Palmer Carbine at RIA

The Palmer carbine was the first bolt action firearm adopted by the US military – it was a single shot rimfire carbine patented in 1863 and sold to the US cavalry in 1865. The guns were ordered during the Civil War, but were not delivered until just after the end of fighting, and thus never saw actual combat service. The design is very reminiscent of the later Ward-Burton rifle, using the same style of interrupted-thread locking lugs. The Palmer, however, has a separate hammer which must be cocked independently of the bolt operation.


  1. My dumb question of this day or any day: I fired cap guns, .22LR at the local YMCA. Learned to load centerfire in basically ANY caliber, but NEVER made a rim fire of any description. Did rim fire cartridges precede center fire, and WHY? Seems simple should precede complicated!

    • “Did rim fire cartridges precede center fire, and WHY? Seems simple should precede complicated!”
      Considering only fixed cartridge, not earlier breech-loading fire-arms (assuming that fixed cartridge is disposable device*)
      Needle-fire (invented by Pauly in 1808) it was invented first, but it get wider use in 1830s, alongside Dreyse rifle
      Pin-fire (invented by Lefaucheux in 1830s) were first practical metallic cartridges. It can be easily used in revolvers and break-action shotgun, but not in repeating rifles, automatic pistols and self-loading rifles. Now it is only used in miniature fire-arms (see 2mm pinfire)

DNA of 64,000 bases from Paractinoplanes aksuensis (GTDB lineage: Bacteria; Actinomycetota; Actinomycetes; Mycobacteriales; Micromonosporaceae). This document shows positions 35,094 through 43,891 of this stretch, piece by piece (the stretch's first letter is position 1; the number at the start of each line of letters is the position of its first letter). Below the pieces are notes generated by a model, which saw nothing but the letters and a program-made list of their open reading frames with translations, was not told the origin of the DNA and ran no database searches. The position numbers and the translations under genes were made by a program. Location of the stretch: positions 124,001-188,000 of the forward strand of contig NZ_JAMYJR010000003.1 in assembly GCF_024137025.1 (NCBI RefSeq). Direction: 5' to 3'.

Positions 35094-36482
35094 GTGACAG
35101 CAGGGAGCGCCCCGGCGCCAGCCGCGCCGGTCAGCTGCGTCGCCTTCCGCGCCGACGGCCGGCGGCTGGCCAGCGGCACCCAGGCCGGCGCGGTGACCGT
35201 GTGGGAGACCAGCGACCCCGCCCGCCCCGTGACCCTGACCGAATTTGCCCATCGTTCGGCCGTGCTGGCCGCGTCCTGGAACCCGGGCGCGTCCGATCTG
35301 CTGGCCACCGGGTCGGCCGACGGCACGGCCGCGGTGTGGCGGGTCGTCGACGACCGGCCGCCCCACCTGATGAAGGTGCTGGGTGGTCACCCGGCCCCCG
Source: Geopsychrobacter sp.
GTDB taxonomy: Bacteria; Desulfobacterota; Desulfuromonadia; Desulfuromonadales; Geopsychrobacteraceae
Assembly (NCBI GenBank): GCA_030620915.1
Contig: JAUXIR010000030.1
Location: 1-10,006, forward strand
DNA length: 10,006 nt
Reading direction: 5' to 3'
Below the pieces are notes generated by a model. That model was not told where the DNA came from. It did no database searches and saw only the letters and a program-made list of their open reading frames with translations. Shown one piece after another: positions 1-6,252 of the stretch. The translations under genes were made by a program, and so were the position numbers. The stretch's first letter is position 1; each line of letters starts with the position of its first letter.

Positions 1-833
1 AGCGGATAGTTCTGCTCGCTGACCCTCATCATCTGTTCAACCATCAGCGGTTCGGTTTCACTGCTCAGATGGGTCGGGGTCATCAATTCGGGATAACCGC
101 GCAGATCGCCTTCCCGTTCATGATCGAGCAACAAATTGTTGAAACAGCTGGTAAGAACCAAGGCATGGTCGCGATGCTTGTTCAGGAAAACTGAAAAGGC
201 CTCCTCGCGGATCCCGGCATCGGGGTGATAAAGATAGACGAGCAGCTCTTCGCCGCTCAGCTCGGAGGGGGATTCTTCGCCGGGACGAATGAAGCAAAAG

Rim-fire (invented by Flobert in 1840s), first rim-fire cartridge was .22 BB, it was created by joining primer cap with bullet (no powder), this cartridge later evolved in .22 Short (designed for S&W No. 1 revolver), .22 Long and .22 Extra Long. It is still used in some European countries, where license for this fire-arms is not required
      Center-fire (invented independently by Berdan and colonel Boxer in 1860s)
      (There also exist other less important …-fires)

      * – modern cartridges may be reloaded multiple times, but early cartridges were designed to be disposable

      Generally due to used manufacturing technology rim-fire cartridge are cheaper to produce that center-fire of same size, but center-fire can withstand much bigger pressure. Rim-fire cartridges for revolvers were quite popular till the end Age Of Black-powder, see .32 rim-fire and .38 rim-fire.

      When in USA the firearms evolution was …->percussion cap->rim-fire->center-fire, Prussia has …->percussion cap->needle-fire->center-fire,
      Great Britain has …->percussion cap->center-fire.

      • “and WHY? Seems simple should precede complicated!”
        In fact rim-fire is simpler than center-fire. In center-fire you have primer which must be secured in cartridge so it wouldn’t “escape” from firing pin when it is striked and not allowing getting moisture inside cartridge.

  2. If I were heading out West after the Civil War, this carbine would be a pretty good choice: a simple, handy, large-ish caliber weapon in a “service” round.